In the run up to the football World Cup, FIFA has reached out to gambling operators for their cooperation in weeding out match fixing and corruption at the games.
FIFA, who use the Early Warning System ( EWS ), believe it is an effective solution at monitoring and analysing the international betting markets, but also recognise that the system relies on the assistance of the betting firms to report any suspicious betting activity.
Potential illegal patterns are already shared by gambling companies through EWS by way of a secure communications platform, accessed by traders, compliance officers and risk managers.
However the rapid ascent of online betting, in particular the in-play markets, has made the exploitation of games far easier.
Head of EWS at FIFA, Jacek Wojdyla told Gaming Intelligence ; “We can cover the legal market and also the grey market but the black market is a challenging area, which we cannot cover, but match-fixing has been done in legal markets. It is essential to get as much information as possible in these markets”.
“In European jurisdictions the market is quite regulated. It is completely different to Asia. You have risk management, know-your-customer principles...There is a very high level of transparency so less risk of match-fixing but still the legal operators in Europe provide us with irregularities which they see on their accounts”, Wojdyla added.
“The [EWS] system has proved to be very effective. We think we are in a good position for the World Cup… Of course, match-fixing is very difficult to prove but we see on a regular basis, information sent to us, where there is uncertainty about whether a match is a clean match. Every operator can be hit. Some have better internal structures in place and are less vulnerable but every market can be hit by this problem… We want to find more partners prior to the World Cup to make our system even more effective”, he concluded.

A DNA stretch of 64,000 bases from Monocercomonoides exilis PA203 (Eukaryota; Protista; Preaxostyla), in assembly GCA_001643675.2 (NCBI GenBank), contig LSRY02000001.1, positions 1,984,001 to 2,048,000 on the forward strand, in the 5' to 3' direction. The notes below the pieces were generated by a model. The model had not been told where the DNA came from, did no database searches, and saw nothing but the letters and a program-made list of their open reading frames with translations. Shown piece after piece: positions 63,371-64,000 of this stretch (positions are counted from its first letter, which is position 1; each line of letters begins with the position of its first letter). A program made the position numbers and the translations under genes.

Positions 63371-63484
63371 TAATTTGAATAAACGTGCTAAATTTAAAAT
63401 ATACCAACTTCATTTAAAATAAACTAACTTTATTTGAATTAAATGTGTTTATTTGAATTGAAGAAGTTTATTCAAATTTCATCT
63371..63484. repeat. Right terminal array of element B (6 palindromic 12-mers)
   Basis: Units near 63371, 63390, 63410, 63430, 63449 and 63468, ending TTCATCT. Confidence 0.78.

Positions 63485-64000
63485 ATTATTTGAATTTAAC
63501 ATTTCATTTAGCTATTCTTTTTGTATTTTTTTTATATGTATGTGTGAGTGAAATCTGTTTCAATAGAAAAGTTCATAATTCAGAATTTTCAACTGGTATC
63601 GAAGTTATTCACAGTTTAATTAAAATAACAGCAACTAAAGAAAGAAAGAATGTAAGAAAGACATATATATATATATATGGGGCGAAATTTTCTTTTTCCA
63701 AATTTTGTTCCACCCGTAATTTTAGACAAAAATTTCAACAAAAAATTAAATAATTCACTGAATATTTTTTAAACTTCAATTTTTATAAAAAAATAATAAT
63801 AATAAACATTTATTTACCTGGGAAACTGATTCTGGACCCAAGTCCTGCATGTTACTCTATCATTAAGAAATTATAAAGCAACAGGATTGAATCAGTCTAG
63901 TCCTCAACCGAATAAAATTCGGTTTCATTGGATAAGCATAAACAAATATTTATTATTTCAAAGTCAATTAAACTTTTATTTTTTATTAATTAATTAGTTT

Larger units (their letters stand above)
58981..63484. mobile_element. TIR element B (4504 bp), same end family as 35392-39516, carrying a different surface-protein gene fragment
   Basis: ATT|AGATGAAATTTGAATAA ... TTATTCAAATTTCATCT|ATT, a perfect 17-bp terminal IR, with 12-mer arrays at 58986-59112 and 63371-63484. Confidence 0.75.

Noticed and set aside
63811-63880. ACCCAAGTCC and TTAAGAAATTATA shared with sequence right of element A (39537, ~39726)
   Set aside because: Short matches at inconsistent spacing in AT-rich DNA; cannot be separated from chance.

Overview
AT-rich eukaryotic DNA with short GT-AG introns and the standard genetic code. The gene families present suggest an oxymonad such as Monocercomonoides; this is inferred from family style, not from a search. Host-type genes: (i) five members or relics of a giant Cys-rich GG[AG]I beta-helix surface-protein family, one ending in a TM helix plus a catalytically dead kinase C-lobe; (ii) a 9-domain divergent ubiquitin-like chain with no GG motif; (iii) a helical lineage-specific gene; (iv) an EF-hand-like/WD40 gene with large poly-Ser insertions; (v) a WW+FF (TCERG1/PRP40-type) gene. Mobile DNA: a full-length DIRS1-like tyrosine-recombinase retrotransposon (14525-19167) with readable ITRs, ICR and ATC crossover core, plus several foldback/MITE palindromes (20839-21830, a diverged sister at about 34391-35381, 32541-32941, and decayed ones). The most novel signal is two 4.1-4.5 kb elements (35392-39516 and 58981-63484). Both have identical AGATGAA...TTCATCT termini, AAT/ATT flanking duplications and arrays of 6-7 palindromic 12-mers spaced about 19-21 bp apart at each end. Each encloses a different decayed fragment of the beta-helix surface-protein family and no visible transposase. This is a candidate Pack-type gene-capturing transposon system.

Over four-hundred sports betting operators have already signed up to help combat match-fixing at the World Cup.
FIFA has agreements in place with many regulators, including the Isle of Man Gambling Supervision Commission, Malta’s Lotteries & Gaming Authority, the Gibraltar Gambling Commission and the UK Gambling Commission. However, there are still thousands of operators that are yet to sign-up.
While FIFA doesn't expect much fixing at the World Cup, it is concerned about the largely unregulated Asian betting market, which has historically been the source of much corruption in the past.
With the bill passed this week in the UK to regulate betting on a point of consumption (POC) basis, British betting firms continue to look like a safe-bet.
UK betting companies alone are predicted to £1bn in turnover at this summer’s tournament.